Securities exchanges around the world were spooked by the market volatility in China, with the key bourses in Indonesia, Thailand and Singapore all recording falls of 10% or more. Governments have scrambled to come up with measures to support their faltering economies. Indonesia said it will offer cheap loans to companies in strategic industries. Thailand has approved a stimulus package worth over 130 billion baht ($3.65 billion) that includes cheap loans for small and midsize companies and credit guarantees to encourage banks to lend to them.
A 9% fall in stock prices has seen the Malaysian government launch a plan to pump 20 billion ringgit ($4.83 billion) into undervalued stocks via an investment vehicle called ValueCap. The ringgit has been the worst-performing Asian currency this year and, while it has recovered some ground, is still down more than 15% from January.
As policymakers try to wean China off investment-led growth and more toward domestic, service-based consumption, there could be new opportunities for some ASEAN countries, said Nazir. "Different countries will experience it (the slowdown in China) differently," he said. "You could argue that the north ASEAN countries, such as Cambodia and Vietnam, will actually be a beneficiary as China reconfigures its economy." On the other hand, he said, Malaysia and other countries that manufacture higher-end products and ship them to China are seeing some production move to China itself.
Different this time
CIMB Group sees potential in Vietnam, the executive said. "While everyone was having a party, Vietnam was very much quietly reorganizing, restructuring, cleaning up the banks." The country is gradually selling off stakes in state-owned companies such as Vietnam Dairy Products, or Vinamilk, Vietnam's largest dairy producer, and telecommunications conglomerate FPT.
U.S. think tank Peterson Institute for International Economics has said Vietnam will gain the most from the TPP deal. Cheaper access to other countries' markets and a less competitive China are likely to boost Vietnamese exports. State Bank of Vietnam, the central bank, has devalued the country's currency, the dong, three times this year.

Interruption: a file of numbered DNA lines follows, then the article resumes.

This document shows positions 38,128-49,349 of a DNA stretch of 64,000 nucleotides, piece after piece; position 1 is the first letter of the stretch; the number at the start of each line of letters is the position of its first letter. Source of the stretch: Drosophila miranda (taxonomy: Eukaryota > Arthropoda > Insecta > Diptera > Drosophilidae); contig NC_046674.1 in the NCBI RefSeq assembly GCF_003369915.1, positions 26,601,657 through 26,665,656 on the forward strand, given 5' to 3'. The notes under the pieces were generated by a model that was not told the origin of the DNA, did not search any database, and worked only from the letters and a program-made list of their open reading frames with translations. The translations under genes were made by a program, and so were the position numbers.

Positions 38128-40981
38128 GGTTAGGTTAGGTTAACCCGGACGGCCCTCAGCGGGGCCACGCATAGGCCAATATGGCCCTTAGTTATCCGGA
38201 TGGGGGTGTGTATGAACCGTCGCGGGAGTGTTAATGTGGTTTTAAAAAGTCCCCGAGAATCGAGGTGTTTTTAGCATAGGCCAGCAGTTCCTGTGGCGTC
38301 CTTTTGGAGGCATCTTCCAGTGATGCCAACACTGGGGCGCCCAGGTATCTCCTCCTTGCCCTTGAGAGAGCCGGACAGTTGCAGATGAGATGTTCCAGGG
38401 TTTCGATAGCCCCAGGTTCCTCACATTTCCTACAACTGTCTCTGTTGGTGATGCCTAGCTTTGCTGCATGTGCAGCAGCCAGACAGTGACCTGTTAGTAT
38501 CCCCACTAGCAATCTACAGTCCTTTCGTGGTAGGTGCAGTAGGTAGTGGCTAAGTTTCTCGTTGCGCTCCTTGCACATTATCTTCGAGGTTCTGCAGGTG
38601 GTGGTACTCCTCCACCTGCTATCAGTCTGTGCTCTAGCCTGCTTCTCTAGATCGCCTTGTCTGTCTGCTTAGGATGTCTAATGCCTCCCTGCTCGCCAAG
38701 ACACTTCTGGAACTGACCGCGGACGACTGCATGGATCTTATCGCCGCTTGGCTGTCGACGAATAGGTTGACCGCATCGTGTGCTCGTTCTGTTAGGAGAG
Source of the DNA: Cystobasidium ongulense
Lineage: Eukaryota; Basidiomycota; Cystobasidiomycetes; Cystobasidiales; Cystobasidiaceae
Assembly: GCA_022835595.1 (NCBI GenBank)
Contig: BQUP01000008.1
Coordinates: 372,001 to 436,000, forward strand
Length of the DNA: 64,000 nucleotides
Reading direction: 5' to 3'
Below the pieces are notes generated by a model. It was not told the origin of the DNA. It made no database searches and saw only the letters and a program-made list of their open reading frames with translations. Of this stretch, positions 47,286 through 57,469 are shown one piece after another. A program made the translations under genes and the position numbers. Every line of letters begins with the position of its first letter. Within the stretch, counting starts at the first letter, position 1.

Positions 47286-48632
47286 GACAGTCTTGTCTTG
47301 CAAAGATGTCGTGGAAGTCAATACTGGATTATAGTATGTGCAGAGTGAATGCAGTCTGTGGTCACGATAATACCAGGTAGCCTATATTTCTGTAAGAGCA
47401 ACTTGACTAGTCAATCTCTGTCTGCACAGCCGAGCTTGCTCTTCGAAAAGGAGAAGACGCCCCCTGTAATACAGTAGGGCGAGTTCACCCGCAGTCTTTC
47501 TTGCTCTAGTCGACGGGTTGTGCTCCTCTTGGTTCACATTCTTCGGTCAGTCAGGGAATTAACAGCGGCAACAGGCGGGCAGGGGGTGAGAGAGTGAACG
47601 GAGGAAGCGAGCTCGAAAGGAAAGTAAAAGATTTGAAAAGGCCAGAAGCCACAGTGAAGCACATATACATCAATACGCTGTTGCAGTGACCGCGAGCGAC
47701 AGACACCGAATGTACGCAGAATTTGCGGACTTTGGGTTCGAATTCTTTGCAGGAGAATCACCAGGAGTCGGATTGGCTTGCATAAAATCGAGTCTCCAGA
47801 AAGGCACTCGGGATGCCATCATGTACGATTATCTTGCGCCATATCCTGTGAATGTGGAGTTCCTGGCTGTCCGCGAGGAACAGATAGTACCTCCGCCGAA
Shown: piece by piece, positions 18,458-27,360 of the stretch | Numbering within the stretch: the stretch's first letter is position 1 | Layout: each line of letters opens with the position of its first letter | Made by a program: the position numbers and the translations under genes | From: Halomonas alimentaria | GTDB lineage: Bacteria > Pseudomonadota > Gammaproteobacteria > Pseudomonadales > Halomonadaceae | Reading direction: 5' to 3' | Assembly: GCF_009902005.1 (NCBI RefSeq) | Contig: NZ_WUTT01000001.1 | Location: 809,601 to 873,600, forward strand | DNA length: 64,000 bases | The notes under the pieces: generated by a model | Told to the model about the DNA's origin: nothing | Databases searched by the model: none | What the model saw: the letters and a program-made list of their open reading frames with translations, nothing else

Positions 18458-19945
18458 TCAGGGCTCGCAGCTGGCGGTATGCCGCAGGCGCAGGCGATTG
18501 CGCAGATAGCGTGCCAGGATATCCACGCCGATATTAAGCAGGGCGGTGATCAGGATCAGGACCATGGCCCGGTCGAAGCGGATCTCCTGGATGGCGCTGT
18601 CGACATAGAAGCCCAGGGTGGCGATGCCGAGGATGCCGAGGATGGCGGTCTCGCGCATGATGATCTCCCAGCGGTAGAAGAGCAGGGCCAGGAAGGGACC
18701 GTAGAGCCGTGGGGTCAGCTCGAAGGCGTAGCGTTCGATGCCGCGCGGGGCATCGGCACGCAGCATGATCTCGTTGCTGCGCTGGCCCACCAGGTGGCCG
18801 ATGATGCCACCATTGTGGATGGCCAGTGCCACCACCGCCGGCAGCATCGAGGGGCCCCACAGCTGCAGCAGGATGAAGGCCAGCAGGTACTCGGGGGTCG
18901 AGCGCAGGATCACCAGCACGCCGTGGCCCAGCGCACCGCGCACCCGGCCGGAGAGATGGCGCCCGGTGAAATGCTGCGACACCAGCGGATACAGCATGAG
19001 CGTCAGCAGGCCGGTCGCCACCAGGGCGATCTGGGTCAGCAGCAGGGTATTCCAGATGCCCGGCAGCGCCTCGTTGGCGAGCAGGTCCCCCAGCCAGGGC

Nazir said he does not think the mounting pressures in the region will lead to a replay of the 1997-98 Asian financial crisis, when the Thai government burned through billions of dollars' worth of foreign currency reserves trying to defend its currency before succumbing to pressure from short-sellers. A series of shocks and hot money fleeing the region saw Thailand's stock market plunge 75%, capital controls imposed in Malaysia and Indonesia's president fall from power.
"This time around, currencies have adjusted," said Nazir. "The fall in the [Malaysian] currency is painful but we didn't waste a lot of money trying to defend the currency, and the banking systems are very different."
CIMB Group has taken a hit from the slowdown in its main markets. Earlier this month, credit rating agency Moody's Investors Service said the creditworthiness of CIMB Bank, a part of CIMB Group, was weakening. Moody's also said that in the company's two largest markets, Malaysia and Thailand, loan growth could slow to the single digits this year, and that the number of nonperforming loans in Thailand is rising.
After years of expansion, including the purchase of most of the Asian assets of Royal Bank of Scotland, CIMB Group has been cutting costs to cope with consecutive quarterly profit declines. Nazir said such adjustments were necessary because "we constructed a cost base for a very different environment."
In July, the bank announced plans to cut more than 3,500 jobs. Malaysia's fourth-largest bank, RHB Capital, is offering voluntary severance packages to permanent employees. Despite such streamlining, Nazir insisted that the bank has not lost its regional ambitions. "The worst thing you can do with a long-term strategy is adjust it based on short-term dynamics."